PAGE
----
Elf Power's greatest strengths are new projects; an ever-changing, psychedelic sound; and knowing when to take breaks 

Elf Power with Wurly Birds
9 p.m. Monday
Opolis
113 N. Crawford, Norman
www.opolis.org
447-3417
$8 advance, $10 door
$10 advance, $12 door under 21

Longevity is hard to come by, especially in the realm of independent music.

Buzzed-about bands fizzle before full debuts even appear, and if groups can't keep things new, fresh and exciting, they fall out of vogue quicker than you can say Tapes 'n Tapes.

All this makes Elf Power's, well, staying power all the more impressive.

The band formed in Athens, Ga., in 1994 and released its debut album a year later. With its 11th album released last month, Elf Power has never been afraid to switch things up, but it's also armed with an X factor a lot of acts don't have: coming up through the iconic Elephant 6 collective.

Elephant 6 was a recording company that supported some of the brightest artists of the 1990s, including Neutral Milk Hotel and Beulah. Other acts " like Of Montreal and The Apples in Stereo, along with Elf Power " have remained relevant to this day, and lead singer Andrew Rieger contributes this to a simple fact.

"The songs were good," he said. "The bands had good songs, and I think that's all that matters."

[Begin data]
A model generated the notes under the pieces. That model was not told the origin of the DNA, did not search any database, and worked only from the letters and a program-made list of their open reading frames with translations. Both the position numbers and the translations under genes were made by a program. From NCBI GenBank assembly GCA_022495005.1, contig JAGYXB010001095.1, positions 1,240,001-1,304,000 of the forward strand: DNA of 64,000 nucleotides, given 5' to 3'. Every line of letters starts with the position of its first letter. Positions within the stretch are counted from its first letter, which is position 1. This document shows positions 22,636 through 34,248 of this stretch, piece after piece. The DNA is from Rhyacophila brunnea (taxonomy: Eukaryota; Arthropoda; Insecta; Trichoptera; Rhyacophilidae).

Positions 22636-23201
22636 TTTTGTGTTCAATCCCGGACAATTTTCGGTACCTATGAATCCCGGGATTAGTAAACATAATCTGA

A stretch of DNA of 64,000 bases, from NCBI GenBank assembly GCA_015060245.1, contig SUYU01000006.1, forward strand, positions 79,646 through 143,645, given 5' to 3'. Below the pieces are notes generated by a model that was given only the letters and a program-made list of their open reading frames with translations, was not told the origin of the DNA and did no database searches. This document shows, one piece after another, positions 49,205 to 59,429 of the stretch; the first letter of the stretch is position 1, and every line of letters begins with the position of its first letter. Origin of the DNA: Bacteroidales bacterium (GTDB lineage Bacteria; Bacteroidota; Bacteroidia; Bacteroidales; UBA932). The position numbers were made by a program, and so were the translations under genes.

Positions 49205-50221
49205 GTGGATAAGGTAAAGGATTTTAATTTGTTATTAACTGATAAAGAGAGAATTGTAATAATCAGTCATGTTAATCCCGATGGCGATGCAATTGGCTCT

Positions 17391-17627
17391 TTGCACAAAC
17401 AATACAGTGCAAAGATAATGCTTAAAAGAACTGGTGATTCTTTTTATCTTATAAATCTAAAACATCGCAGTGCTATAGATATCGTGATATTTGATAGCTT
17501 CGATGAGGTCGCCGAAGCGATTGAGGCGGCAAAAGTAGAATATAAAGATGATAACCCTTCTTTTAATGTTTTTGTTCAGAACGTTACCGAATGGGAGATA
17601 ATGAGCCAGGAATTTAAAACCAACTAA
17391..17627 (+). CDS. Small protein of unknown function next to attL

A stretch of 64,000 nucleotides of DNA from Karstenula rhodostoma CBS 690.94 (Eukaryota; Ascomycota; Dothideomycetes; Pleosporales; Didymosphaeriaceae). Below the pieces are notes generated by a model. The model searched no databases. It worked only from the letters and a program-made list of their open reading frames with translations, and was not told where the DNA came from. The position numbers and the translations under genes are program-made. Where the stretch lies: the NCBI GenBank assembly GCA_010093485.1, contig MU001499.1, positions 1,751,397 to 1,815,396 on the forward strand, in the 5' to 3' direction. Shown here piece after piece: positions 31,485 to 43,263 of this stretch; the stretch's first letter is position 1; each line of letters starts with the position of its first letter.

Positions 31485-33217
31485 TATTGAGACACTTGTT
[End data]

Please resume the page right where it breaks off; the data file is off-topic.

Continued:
While some of those bands fizzled out around the turn of the millennium, Elf Power's members keep plugging away for two reasons: They aren't afraid of taking a break, and they aren't afraid of change.

"We do get burnt out sometimes, but we'll just take breaks in between," Rieger said. "That's the key to our longevity, that we do take long breaks from time to time, and with each member having other projects, our lives don't solely have to revolve around this band."

Keeping things interesting is key, and interesting often comes with doing something new. Elf Power endeared itself to fans with its psychedelic pop, but has continued to tinker with the formula, making sure no two recordings sound too much alike. It's not always just messing with the music; it's sometimes about changing with how it's heard and performed.

Over the latter part of the 2000s, Elf Power began experimenting with new media and presentations, including recording a cover album, collaborating with the late Vic Chesnutt twice, and even taking part in the Elephant 6 Holiday Surprise Tour " which included members of Olivia Tremor Control, The Music Tapes and Jeff Mangum " in which each outfit acted as one another's backing ensemble.

But the group's newest venture is the most interesting: a short film titled "Major Organ and the Adding Machine." Inspired by the secretive Elephant 6 supergroup and mysterious debut album in 2001, it was directed by drummer Eric Harris, stars Rieger, and will screen before the band's Monday show at Opolis.

"It took a long time to go from the initial idea to fruition, but it's fun to dabble in different mediums," Rieger said. "You are never the master at everything, but it's fun to try your hand."

Looking ahead, Rieger said Elf Power will do more projects of this sort and will participate in another Elephant 6 tour in early 2011. And while the band is focused on touring as of now, he said they're looking forward to recording the next album, and rest assured, it won't be the same old thing.

"I'd like to try something new, something different," he said. "It just remains to be seen what that will be." "Joshua Boydston

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